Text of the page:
[S1:E4] VIDEO ENGAGEMENT STRATEGIES: How to avoid visual monotony using video pattern-breaking tactics.
Video Engagement Strategies Timestamp:
- [1:15] Pattern Breakers Concept
- [2:05] Avoid Visual Monotony
- [2:40] Visual Overlays
- [3:46] B-Roll Footage
- [4:53] Flirting and Infotaining
YouTube Monitors Your Viewers Engagement
As a channel that’s just a couple of weeks old, one of the first metrics that I wanted to research was how I could retain visitor engagement on the videos that I publish.
In other words, how can I help keep viewers watching from the very start to the very end of the video?
Not knowing the industry jargon for such tactics, I did stumble across a couple of videos that spoke about pattern-breaking.
In the world of Video, it essentially boils down to strategies that you can implement that break up what otherwise would be a monotonous visual experience.
Non-Visual or Tangible Topics
Once I had realised what this concept was, I started watching my favourite goto Guru’s on YouTube video’s more intensely. Not because I was listening particularly to what it was they were saying, but I wanted to monitor the cinematic, visual tricks they were deploying by which to keep me hooked.
Given that much of my video content will be about delivering, explaining, teaching how to perform various tasks, a large proportion of all my video footage content, will be about me talking one-on-one with my camera lens.
I, therefore, knew I would have a harder time at implementing visual engagement strategies as my expertise is predominately knowledge-based (non-visual). As such, I lack tangible products or experiences that I can show the viewer, unlike many other channels.
Therefore I set about making a list of YouTube Engagement Strategies, that not only I can use, but others as well.
Example of YouTube Engagement Strategies
Can you swap to side, front, back, different location within your video footage? In my small office, I find this hard to do, as the window casts a strong light across me and I’ve no space to move the camera back enough other than at the angles you see me film at. However, when possible, I do try and move the camera about.
As humans, we are attracted to people and some less so. Regardless of that being a friendship or life partner. Some people we like, others we hate. Flirting with the camera will help you become a little more charismatic in personality and might be just the spice needed to help your viewers enjoy your video and return.
Whether you wish to act a joker, or just drop some humourous meme’s into your videos, helping people laugh, have fun and enjoy your videos will also be a useful YouTube engagement strategy.
Personally I find humour hard. I am all business mindset, which for me, is why, at the very end of my video’s if I’ve made a false start in my presenting clips and have a little out-take I can use, I always pop it in at the end. It shows that I am serious about what I do, but I’m also human and I find myself rolling my eyes at my own out-takes, so others may as well!
Can you deliver your content in an engaging manner?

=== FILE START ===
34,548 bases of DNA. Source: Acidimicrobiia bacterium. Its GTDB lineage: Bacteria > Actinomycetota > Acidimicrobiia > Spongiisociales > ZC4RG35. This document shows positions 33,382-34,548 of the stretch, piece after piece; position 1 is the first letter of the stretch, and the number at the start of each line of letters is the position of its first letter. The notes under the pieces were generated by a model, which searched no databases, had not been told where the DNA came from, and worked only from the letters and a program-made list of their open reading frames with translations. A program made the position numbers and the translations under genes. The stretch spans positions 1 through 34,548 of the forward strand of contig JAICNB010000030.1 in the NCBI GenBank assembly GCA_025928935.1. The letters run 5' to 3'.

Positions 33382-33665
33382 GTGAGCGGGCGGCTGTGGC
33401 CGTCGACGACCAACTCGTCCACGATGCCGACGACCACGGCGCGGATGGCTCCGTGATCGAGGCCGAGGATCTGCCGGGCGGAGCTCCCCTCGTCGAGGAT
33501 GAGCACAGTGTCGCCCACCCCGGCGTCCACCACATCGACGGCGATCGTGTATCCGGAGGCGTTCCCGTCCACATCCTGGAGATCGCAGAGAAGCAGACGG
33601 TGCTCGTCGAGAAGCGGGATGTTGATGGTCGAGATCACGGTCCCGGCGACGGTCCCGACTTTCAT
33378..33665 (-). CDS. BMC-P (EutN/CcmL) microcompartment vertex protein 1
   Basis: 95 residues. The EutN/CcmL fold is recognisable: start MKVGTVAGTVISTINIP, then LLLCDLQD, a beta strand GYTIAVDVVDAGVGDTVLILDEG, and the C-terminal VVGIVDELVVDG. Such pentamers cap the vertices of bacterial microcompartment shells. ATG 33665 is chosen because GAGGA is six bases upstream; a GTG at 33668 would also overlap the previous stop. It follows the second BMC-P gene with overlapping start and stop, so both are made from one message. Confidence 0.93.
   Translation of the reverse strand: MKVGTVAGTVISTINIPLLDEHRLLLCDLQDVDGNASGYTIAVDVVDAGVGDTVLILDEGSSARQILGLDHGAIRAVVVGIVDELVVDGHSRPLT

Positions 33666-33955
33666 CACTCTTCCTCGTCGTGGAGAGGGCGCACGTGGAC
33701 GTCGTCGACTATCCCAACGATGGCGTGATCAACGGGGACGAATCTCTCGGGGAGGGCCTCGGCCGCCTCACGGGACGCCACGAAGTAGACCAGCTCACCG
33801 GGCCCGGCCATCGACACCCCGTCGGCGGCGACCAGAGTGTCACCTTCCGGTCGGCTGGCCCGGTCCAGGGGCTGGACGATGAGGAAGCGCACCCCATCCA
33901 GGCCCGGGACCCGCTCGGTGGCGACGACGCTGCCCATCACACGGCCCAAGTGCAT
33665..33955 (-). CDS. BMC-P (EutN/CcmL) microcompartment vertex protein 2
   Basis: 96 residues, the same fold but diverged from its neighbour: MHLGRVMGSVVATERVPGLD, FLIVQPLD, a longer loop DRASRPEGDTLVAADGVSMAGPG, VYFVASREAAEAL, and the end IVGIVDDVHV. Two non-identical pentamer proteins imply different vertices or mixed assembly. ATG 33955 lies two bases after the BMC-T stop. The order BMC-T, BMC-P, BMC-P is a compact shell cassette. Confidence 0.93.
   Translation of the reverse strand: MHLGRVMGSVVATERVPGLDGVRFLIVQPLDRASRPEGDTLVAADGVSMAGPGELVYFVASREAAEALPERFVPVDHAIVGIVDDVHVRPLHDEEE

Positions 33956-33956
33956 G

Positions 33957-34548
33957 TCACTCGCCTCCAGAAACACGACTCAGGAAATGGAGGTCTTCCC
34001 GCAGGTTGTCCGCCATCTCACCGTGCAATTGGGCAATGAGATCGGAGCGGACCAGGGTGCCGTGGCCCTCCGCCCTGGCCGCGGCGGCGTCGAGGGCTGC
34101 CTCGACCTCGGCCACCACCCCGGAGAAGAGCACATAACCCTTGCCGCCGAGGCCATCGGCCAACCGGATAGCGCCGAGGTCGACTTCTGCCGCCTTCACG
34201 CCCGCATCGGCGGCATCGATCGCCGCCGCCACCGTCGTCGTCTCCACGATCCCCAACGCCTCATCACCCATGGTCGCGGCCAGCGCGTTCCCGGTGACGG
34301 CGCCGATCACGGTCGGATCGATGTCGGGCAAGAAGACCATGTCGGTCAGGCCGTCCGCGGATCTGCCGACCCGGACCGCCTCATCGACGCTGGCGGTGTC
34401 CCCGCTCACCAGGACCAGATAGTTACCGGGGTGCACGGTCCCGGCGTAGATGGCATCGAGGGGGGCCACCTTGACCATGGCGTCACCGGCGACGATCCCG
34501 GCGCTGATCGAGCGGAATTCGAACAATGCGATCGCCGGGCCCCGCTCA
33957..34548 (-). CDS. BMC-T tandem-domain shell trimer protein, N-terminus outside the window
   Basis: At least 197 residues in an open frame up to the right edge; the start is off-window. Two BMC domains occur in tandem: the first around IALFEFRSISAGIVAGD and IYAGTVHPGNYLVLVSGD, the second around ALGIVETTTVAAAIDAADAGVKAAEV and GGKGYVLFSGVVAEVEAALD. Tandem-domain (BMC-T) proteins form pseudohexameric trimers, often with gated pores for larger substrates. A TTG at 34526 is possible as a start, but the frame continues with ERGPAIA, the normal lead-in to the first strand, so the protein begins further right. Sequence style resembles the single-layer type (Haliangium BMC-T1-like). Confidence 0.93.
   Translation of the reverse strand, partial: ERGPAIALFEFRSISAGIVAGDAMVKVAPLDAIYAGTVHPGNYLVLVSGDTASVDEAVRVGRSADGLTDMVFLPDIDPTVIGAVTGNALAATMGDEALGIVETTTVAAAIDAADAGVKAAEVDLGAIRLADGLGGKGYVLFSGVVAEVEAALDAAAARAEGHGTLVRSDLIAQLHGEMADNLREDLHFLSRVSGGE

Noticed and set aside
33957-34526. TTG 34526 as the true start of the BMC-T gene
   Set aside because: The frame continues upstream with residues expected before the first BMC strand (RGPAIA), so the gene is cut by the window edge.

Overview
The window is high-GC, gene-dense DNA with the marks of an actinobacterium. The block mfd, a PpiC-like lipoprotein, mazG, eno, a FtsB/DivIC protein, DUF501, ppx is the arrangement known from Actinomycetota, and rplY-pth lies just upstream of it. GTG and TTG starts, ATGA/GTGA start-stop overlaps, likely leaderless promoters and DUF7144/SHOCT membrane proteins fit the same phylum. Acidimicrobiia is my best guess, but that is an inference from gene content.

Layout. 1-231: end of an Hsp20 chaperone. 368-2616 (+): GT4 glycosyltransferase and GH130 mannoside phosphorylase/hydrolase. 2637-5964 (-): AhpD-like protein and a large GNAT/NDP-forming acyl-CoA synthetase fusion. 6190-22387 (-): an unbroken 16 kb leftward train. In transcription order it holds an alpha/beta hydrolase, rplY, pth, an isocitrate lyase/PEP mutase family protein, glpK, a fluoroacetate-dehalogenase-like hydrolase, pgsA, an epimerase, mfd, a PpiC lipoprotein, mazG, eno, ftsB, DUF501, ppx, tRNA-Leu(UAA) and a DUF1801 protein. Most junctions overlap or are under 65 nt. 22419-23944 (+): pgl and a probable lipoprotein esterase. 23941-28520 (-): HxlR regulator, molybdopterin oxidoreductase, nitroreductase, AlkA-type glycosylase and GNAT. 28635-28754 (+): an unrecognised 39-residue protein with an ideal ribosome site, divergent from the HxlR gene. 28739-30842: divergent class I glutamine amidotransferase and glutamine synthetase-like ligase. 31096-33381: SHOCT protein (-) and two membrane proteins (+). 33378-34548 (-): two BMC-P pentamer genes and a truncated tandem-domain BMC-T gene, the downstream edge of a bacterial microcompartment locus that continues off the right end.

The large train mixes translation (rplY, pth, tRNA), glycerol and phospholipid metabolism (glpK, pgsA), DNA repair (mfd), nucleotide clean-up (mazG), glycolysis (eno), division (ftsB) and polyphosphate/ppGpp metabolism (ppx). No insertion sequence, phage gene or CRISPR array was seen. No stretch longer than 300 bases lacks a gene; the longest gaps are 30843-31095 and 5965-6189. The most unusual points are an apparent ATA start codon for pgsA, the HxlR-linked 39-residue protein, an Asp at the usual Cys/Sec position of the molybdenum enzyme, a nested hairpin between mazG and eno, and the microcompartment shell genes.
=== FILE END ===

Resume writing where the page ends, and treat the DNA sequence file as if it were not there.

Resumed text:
Personally, the best examples I can think of for myself when it comes to infotainment is when I tell a story about a past experience, I kind of act-up, get into the role, just like when I take on characters when reading stories to my girls. For others, it might be that you engage with kids as they come into shoot or pets, or you show sides of your personality by pulling funny faces if something does not go right etc…. However, whilst you are doing all of this, you are still continuing to deliver the message you set out to promote.
Desktop Video Footage
Now I work on a PC and so use Open Broadcaster Software to video my desktop as I demo how to use the software, design business stationery etc. On a mac, I believe iMovie has this ability built-in. Cutting between you talking to the camera and demoing something on screen can also be a nice way to break up the visual impact of your videos on your audience.
Because the nature of my video’s is demonstrating what it is I am teaching I find my locations to film restricting, however, if you are a consulting, delivering knowledge and you are not tied to a computer, in the same way, perhaps you can mix up your locations, different parts of your office/home, work etc.
Can you go out “on location” as in visit events, expo’s, networking meetups etc? Many of my suggestions will be from my perspective as my business is about empowering solopreneurial success, so often aimed at the business to a business audience, but it matters not, what your channel is about. Think of a list of places/locations you could visit and then film from. The ide works just the same.
Again, I don’t think I have much opportunity to incorporate this into my videos, given the nature of what I do, but if you were talking about Milton Keynes for example, you could overlay visual footage of Milton Keynes, whilst your commentary audio continues, allowing viewers to get a visual understanding (a picture tells a 1000 words) to accompany your message.
Essentially B-Roll footage is non-presented, think of it as visuall fillers for your message, to accompany it.
Can You Think of Other YouTube Engagement Strategies?
My journey and research into powering up my own YouTube Channel has only just begun, so if you are reading this, and you’ve additional ideas, please do share by commenting below!
Tools and Services Used
These services were mentioned in this video:
- Open Broadcaster Software: Desktop monitor filming software.
These Services were used in the making of this video:
- Epic Sounds: Background Music
- Adobe Creative Suite: Mainly Premier Pro to edit the video.